Bergeson RV has stayed busy as the summer has gone on, although sales aren’t quite at the level they were in April and May. “It would be nice to see more record months,” Bergeson said.
In some cases, the pandemic even appears to be a good time to start a new business, according to Justin Johnson and Janet Paek at Seoul Food Truck.
The Korean food truck opened up in April after delaying its start for two months to get up-to-speed with changing health regulations. Despite launching later than expected, Johnson said the exotic mobile eatery has gotten off to a quick start, regularly selling out of three menu staples at the Columbia Falls Community Market and expanding to a second stop in Whitefish in June.
“I think we did time it pretty well for starting,” said Johnson, looking back on the food truck’s first month or so in business.
“It [COVID-19] definitely slowed down our opening,” he admitted, but he feels the Seoul Food business model is in better shape than most.
“Food trucks are poised better,” he said, since the mobile units are small, self-contained and easier to transition to social-distancing measures than restaurants and bars. “That’s just kind of the nature of food trucks.”
But even the most fortunate businesses have faced challenges. Disruptions in the global supply chain have made many everyday items almost impossible to find.
Seoul Food has had trouble finding meat; Mild Fence Company has faced shortages of wood posts, vinyl pipe and agricultural wire; and Bergeson RV’s lot has come dangerously close to empty on a few occasions, since most RV production centers in Indiana shut down for about two months.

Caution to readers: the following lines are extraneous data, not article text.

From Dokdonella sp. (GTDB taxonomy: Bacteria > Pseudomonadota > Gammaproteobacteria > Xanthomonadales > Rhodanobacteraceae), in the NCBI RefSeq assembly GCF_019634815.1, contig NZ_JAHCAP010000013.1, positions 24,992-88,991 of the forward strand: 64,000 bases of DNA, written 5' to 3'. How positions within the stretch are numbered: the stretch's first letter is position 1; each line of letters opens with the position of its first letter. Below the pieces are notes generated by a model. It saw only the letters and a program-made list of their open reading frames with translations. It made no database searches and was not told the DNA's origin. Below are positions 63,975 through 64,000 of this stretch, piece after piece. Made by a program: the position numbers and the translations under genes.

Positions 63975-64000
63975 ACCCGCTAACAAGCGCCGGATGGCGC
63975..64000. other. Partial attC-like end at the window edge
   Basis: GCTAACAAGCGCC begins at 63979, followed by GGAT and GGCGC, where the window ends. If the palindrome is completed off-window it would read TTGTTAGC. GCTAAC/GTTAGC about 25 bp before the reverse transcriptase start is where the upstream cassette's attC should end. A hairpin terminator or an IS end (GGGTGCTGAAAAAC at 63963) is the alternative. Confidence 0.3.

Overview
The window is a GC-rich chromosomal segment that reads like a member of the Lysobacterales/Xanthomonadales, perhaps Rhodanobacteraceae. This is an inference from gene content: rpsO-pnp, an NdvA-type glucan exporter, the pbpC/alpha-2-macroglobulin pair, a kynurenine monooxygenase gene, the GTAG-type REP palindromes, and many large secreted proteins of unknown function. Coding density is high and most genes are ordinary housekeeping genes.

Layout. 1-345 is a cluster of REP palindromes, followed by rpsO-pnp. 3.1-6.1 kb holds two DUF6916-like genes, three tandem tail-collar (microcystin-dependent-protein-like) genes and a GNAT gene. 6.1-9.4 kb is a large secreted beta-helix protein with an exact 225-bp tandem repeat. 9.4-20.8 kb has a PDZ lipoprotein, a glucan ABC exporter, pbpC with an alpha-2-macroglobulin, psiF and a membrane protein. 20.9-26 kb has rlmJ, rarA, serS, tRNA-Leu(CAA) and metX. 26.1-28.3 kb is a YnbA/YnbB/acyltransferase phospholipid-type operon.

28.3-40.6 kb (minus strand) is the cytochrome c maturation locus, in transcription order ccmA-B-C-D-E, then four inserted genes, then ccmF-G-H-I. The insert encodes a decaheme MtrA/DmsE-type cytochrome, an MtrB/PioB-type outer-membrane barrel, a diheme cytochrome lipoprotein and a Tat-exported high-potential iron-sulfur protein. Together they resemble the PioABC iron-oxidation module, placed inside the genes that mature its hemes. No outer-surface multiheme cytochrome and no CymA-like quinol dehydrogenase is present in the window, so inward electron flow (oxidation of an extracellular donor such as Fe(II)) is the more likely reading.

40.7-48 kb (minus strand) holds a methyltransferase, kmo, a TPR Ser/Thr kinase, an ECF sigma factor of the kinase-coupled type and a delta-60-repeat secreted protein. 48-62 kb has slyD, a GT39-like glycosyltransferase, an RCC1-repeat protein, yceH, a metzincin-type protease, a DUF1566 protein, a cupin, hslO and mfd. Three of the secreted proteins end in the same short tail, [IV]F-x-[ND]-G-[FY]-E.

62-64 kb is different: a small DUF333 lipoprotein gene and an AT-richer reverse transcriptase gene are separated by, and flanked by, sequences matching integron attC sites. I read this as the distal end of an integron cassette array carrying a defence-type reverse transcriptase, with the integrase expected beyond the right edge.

Even self-sufficient enterprises are feeling the effects of shortages.
“PlantLand is a grower retailer, so we grow the majority of everything that’s here at PlantLand,” Grigsby said. But she explained, “Growers around the valley and growers around the United States have been in the same boat. We can only grow so many things, so quickly.”
Other businesses are finally recovering from early shortages, such as Glacier Quilts in Kalispell. At first, co-owner Martin Gilman said the store was inundated with sewers staying at home and making masks. Cotton, elastic and sewing machines disappeared from the store’s shelves, even though the shop closed for five weeks as a safety precaution.
Some items, like lower-priced sewing machines, were back-ordered for two months. “We didn’t have them and we couldn’t get them,” Gilman said.
But in July, Gilman said Glacier Quilts finally started restocking the hardest-to-find products. Their inventory of supplies like cotton, for instance, now totals more than 8,000 bolts on hand in the store.
Just in time for mask use to start to rise throughout the valley, the Kalispell shop is restocked and ready for a second round of sewers to come through their doors.
“I think we’re going to live through it,” Gilman predicted.
Reporter Bret Anne Serbin may be reached at (406)-758-4459 or firstname.lastname@example.org.